The older I get, the more I am resigned to not accomplishing certain things.
Things that my younger, more quixotic self assumed were not just possible but probable. Things that were meant to occur at that intersection of opportunity and destiny.
Climbing Mount Everest, for example. That’s not going to happen now. Too expensive. Learning Mandarin. Nope. Too time-consuming. Seeing Scotland win the World Cup. Ha! Too far-fetched.
Age, I have realised, doesn’t deprive you of experiences so much as calibrate your expectations. The innocence of youth gives way to wizened pragmatism. I guess that’s what separates bucket lists from shopping lists.
All of which is why I have come to accept – reluctantly, might I add – that I will probably never have a hole-in-one. I’ve weighed it up, considered all the factors, both in isolation and in sum, and concluded that it’s just not going to happen for me.
I’m 38 and I’ve been playing golf for a long time. To date, the closest I’ve come to an ace was on the par-3 15th at Seafield Golf Course in Ayr, where my ball finished up about a foot from the hole. That was nine years ago.
Never have I hit the pin, nor lipped out. Not once have I felt my pulse quicken at the sight of my ball tracking towards the hole. I’d even settle for a “here now, that’s got a chance” from one of my playing partners. Alas, no.
A decent(ish) 8-iron that pitched nicely before running out of steam is the best I can point to from hundreds of rounds of golf. In the grand scheme of things, that’s not even close.
Recently, I met an old friend for lunch. It was our first time catching up since before the pandemic and, like so many others, he used the time afforded to him by furlough to play more golf. It was during those masked-up months of fear, uncertainty and doubt that he had his first-ever hole-in-one. Ye Gods, how he relished recounting every detail for me.
He was between clubs but “something told him” to go with an easy six instead of an everything-you’ve-got seven; the wind was a little more off the left than usual; he caught it a little thin (yeah, sure) but started it on precisely the line he’d wanted; he saw it the whole way; and because the clubhouse was shut (COVID, remember?), he didn’t even have to buy a round of drinks.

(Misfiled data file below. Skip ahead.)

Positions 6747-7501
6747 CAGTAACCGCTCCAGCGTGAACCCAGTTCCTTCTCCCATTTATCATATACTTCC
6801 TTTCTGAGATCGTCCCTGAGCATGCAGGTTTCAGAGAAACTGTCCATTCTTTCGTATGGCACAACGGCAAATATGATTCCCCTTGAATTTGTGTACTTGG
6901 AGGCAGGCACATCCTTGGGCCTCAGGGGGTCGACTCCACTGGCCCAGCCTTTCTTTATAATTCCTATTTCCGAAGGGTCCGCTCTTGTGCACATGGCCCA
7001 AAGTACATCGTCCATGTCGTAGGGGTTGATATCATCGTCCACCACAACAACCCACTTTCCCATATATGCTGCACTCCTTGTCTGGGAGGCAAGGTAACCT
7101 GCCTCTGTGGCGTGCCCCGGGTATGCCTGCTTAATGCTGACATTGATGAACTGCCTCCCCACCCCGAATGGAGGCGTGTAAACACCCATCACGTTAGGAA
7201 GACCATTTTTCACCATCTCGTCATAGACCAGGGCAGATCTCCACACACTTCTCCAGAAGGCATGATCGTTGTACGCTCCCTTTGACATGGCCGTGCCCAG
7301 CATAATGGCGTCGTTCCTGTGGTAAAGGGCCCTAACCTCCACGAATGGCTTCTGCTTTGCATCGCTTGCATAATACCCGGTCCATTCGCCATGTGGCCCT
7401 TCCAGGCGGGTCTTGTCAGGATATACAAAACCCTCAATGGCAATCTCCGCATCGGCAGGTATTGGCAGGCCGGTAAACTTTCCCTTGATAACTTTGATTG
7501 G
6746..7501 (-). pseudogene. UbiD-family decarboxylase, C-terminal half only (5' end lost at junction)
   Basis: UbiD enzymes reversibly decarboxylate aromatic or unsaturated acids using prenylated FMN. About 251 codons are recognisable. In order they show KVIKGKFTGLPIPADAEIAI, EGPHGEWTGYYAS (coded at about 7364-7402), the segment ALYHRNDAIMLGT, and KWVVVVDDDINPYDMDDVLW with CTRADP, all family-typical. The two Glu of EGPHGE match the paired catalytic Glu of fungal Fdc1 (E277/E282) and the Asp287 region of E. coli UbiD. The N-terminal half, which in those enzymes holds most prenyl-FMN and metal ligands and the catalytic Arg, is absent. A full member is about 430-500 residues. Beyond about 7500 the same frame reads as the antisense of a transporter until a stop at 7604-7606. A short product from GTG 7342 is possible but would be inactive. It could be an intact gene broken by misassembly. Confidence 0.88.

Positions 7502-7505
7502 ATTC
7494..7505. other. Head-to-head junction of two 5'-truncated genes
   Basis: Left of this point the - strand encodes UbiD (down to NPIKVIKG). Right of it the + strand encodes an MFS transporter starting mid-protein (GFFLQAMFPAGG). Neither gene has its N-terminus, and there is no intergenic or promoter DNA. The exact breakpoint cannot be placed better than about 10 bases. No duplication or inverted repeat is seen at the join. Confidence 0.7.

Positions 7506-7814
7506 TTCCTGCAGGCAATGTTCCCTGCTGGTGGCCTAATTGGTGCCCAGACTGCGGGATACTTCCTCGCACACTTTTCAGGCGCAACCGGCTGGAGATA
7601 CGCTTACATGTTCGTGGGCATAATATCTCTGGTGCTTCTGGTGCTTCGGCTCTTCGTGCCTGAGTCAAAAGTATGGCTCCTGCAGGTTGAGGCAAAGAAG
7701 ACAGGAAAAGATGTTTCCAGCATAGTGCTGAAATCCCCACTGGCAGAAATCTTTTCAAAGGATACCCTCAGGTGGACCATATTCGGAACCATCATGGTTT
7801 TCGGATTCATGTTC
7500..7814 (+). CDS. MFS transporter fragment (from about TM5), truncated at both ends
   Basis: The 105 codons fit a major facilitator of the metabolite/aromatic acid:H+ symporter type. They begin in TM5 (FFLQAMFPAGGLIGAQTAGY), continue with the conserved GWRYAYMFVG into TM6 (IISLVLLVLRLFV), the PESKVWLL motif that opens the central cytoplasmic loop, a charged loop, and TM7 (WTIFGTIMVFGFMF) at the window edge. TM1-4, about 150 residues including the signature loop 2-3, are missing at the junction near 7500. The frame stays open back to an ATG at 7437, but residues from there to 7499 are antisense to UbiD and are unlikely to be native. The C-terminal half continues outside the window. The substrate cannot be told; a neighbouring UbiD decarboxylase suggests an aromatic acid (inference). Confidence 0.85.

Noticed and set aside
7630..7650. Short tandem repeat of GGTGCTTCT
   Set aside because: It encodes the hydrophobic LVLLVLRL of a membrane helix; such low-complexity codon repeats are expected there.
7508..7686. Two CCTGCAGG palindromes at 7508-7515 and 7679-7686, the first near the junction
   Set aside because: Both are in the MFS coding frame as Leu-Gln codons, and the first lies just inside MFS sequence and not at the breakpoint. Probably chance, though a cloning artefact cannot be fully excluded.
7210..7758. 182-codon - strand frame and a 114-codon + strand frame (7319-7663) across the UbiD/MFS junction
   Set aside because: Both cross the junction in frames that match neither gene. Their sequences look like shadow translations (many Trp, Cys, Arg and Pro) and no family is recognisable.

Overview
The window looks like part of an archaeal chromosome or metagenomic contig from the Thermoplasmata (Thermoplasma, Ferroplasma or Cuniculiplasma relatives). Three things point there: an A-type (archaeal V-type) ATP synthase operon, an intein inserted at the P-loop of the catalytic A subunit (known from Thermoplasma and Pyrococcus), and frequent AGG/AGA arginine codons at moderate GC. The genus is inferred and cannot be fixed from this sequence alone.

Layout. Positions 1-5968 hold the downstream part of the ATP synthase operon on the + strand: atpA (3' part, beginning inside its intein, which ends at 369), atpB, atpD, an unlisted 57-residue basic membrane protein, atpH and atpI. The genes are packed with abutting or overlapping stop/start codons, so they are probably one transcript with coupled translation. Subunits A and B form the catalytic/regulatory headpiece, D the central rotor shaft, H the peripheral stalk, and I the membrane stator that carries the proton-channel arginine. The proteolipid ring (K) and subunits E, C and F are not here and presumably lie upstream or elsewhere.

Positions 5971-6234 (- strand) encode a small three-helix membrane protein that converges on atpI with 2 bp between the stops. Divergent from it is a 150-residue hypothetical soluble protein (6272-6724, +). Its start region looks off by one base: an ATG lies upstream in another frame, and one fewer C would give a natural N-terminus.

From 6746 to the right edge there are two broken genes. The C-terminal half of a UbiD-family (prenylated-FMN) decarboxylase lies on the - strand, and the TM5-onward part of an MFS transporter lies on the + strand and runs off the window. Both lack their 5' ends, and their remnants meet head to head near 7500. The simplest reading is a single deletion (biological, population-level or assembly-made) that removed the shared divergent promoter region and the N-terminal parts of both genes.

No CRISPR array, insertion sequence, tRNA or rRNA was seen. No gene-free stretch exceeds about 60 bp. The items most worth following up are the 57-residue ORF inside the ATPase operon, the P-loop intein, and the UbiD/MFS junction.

That’s the abridged version. The full story took a good – if ‘good’ is indeed the word – twenty minutes. He’s one of my best friends and I love him like a brother but I wanted to drown him in his pint of Carlsberg. Not because he took forever to tell the story but because he has the story to tell. I can’t deny it, I’m jealous. Yes, it’s an ugly trait. Yes, it’s a wasted emotion. But I feel it. Had my pal gone on much longer, he’d have felt it too, believe me.
As I write, Miguel Angel Jimenez has just had two holes-in-one in the same tournament, the greedy swine. This, you may or may not be aware, is the same Miguel Angel Jimenez who holds the record for most aces on the European Tour. Ten, he’s had. Bloody TEN!
That, though, is nothing compared to Norman Manley, an amateur golfer from California who reportedly had 59 holes-in-one in a 15-year period between 1964 and 1979.
The former aircraft designer’s fluky exploits even earned him a feature in Sports Illustrated and a “letter” from Snoopy in the iconic comic strip ‘Peanuts’. Giving a cartoon beagle cause to congratulate me on the quality of my ball-striking is the sort of exaltation I can only dream of.
I have, in fact, on more than one occasion, done just that. I had a vivid dream some years ago in which I had a hole-in-one on the first at St Andrews. Evidently, my subconscious has a sense of humour choosing a par-4.
As I recall, I managed it in front of Ant and Dec, who came rushing onto the green to interview me about it for one of their abominable Saturday night TV shows. It was as the crowd began to chant my name – “Mi-chael! Mi-chael! Mi-chael!” – that I awoke, ace-less once more.
I’ve spent some time researching holes-in-one. Estimations vary but the consensus is that the average player’s odds of managing it are around 12,500 to one. It’s around 2,500 to one for professionals. At a rate of, say, four par-3s per course, we’re talking more than 3,000 rounds just to test the statistical probability. That’s the equivalent of a round per day, every day, for the next eight years. You can see why I’m sceptical.
Of course, there are reasons to be optimistic. Some studies insist that, on average, you must have played golf for at least 24 years before chalking up your first hole-in-one. I’m a good six years shy of that. It has also been reported that 60% of all holes-in-one recorded in the UK are by golfers aged 50 and over. Time is apparently on my side.
Talent, however, is not, So, Lady Fortune, it’s over to you.
What is it they say? “Better to be lucky than good”? Oh, how I’d love to find out.
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This article first appeared in issue 192 of bunkered (March 2022). Click here for our latest subscription offer. International subscriptions also available.